dividual campers; training leaders.... 600 No. 2 On guidance and supervision...... 50c No. 3 On setting standards

75c No. 4 On putting standards into operation in the summer camps

$1.00 Through your bookseller or from ASSOCIATION PRESS

347 Madison Avenue, New York

If You Are Concerned With Playgrounds

A Few More Playground Suggestions

(Continued from page 61) an abandoned strip coal mine, now become a pond where hundreds of canvasback ducks stop over on their migration north. Other groups may choose to visit the grave of "Uncle Joe" Cannon, former speaker of the House, or the tombs of The King of Carnivals and the King of the Gypsies, listening to the stories of the lives of these men as related by the guide. One club has discovered a wooded area so dense as to be almost inaccessible but a spot where there is timber aplenty to try their hand at log cabin construction.

When the boys return from a hike with their guide each one receives a card certifying his attendance at the hike. When any one of the boys has accumulated ten hike certificates he is entitled to go on an over-night hike, which in the jargon of the day, is "tops” in the boy's mind. On school holidays, all day hikes are very much in demand and many boys are finding new adventure and thrill heretofore unknown.

On rainy days when the boys cannot go into the country they work like beavers equipping their club rooms in the centers, making posters to decorate the walls, or enjoying stereopticon views loaned to the community centers by the public library. Sometimes the boys gather in their club rooms to pour over nature magazines or to work on their scrap books of birds, pets, or any other

Are you going to be a playground director this summer? Are you a member of a board in charge of a recreation program? Or are you a public-spirited citizen interested in seeing that your community has

an adequate playground system? • Whatever your association with play

grounds, you will want to know of the book, “Playgrounds — Their Administration and Operation,” by George D. Butler, which has 402 pages of practical information on the operation of playgrounds. It is the only book devoted exclusively to this subject, and the playground worker and official will find it invaluable.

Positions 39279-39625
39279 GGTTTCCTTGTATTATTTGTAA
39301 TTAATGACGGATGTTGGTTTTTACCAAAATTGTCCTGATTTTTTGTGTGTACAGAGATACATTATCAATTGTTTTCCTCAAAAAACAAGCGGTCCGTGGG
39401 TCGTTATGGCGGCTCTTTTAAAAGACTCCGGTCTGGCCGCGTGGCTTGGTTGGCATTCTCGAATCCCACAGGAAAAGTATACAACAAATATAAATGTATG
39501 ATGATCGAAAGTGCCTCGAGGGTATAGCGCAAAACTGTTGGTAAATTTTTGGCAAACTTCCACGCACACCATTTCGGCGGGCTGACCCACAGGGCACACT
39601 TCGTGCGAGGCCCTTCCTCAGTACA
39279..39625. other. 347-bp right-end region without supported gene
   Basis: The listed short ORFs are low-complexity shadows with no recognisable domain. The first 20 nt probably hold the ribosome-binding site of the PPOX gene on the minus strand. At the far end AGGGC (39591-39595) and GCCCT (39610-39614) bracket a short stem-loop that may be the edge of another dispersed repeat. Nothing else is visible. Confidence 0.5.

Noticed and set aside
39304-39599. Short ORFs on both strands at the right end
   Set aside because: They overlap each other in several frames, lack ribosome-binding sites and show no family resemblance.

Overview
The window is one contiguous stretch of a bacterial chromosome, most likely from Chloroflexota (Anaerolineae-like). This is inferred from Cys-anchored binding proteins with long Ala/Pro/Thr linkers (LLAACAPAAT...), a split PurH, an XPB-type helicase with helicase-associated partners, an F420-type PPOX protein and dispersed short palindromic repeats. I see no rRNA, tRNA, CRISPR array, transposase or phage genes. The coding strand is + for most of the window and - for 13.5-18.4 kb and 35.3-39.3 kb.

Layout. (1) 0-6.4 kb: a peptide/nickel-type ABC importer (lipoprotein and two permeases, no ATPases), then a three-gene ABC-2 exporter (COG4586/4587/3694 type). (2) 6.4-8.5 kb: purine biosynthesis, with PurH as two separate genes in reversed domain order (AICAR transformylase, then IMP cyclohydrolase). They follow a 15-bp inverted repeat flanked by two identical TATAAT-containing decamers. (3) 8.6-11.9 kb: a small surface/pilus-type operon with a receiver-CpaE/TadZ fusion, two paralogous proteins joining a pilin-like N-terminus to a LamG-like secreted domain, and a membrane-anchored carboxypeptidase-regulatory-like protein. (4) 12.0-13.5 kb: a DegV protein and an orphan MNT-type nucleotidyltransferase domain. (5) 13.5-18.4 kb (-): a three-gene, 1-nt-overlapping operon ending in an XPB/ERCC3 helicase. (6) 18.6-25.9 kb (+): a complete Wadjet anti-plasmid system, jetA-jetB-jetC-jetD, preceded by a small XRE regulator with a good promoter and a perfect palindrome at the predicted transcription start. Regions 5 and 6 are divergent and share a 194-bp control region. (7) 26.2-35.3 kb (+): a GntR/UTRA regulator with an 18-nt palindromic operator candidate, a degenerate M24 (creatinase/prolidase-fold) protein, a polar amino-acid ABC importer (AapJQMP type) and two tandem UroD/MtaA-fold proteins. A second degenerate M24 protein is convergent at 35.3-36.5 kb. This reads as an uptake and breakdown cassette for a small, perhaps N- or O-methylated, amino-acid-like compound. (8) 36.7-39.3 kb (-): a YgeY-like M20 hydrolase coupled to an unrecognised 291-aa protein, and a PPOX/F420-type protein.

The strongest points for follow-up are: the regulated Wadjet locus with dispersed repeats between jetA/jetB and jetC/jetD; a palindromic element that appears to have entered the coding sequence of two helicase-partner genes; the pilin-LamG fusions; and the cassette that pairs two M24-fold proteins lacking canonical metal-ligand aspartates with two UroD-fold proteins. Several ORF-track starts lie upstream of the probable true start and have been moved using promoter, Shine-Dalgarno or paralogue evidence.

Price $3.00

National Recreation Asssociation 315 Fourth Avenue

New York City

104

SOMETHING OLD - SOMETHING NEW"

a Playground

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in itself with

The Haskell Climb. A-Round is an endless source of fun and safe recreation for children of all ages-at all seasons. Large groups may use it at one time for free play or directed body-building exercise. It is solidly constructed of heavy galvanized steel tubing, with rounds for climbing and swinging and central poles for sliding. There are no moving parts and no sharp corners or rough edges to tear the clothing or injure the hands. This apparatus is easy to set up, indoors or out; no installation cost, and the low first cost is the last.

Write for full particulars and prices on the various Climb-ARound models and sizes.

W. E. HASKELL, INC., 842 State Street, Springfield, Mass.

N. Y. Office: BRAUN & SNYDER, 16 West 61st Street.

Chicago Office: Irwin P. RIEGER, 326 W. Madison Street

Up to the present time the Pokagon Club newspaper has been edited by the nature guide through the department office. Subsequent numbers are to be edited in turn by the center clubs. “We are of the opinion," writes Robert Horney, Superintendent of Recreation, "that by building on plans which we have for the future, our nature clubs will not be seasonal but a part of our continuous year-round program."

and due to the tight lacings which the ladies endured a ball retriever was invented for recovering the balls from the floor! It was first played on the floor across a net with a small ball covered with a knitted web and the battledore of battledore and shuttlecock. Later it came up in the world and was elevated to the table.

"Something Old-Something New"

(Continued from page 62)

similar to battledore and shuttlecock from which it is believed our modern tennis also descended.

Table Tennis. Another sport of which a great deal is being heard these days is table tennis (ping pong to you!). It has become so generally used as a parlor game and in recreation rooms that it is more or less familiar to everyone. Table tennis dates back to the gay go's when it was one in popularity with bicycles built for two and bustles. In fact, during that time it was played largely as a parlor game in the full costume of the period,

Deck Tennis. Another sport of more recent origin and one which has only recently come into marked popularity is deck tennis, sometimes known as ring tennis, quoit tennis or tenniquoit. This is a game similar to tennis except that instead of striking a ball with a racket, a ring of rope or rubber is tossed back and forth. Like shuffleboard, deck tennis had a marine beginning and was first devised shortly before the time of the World War as a substitute for tennis on shipboard. Later it came ashore and has become extremely popular as a land sport.

And Now They Come Into the Home!

No doubt one of the factors which accounts for the rise of these old-new sports to the surface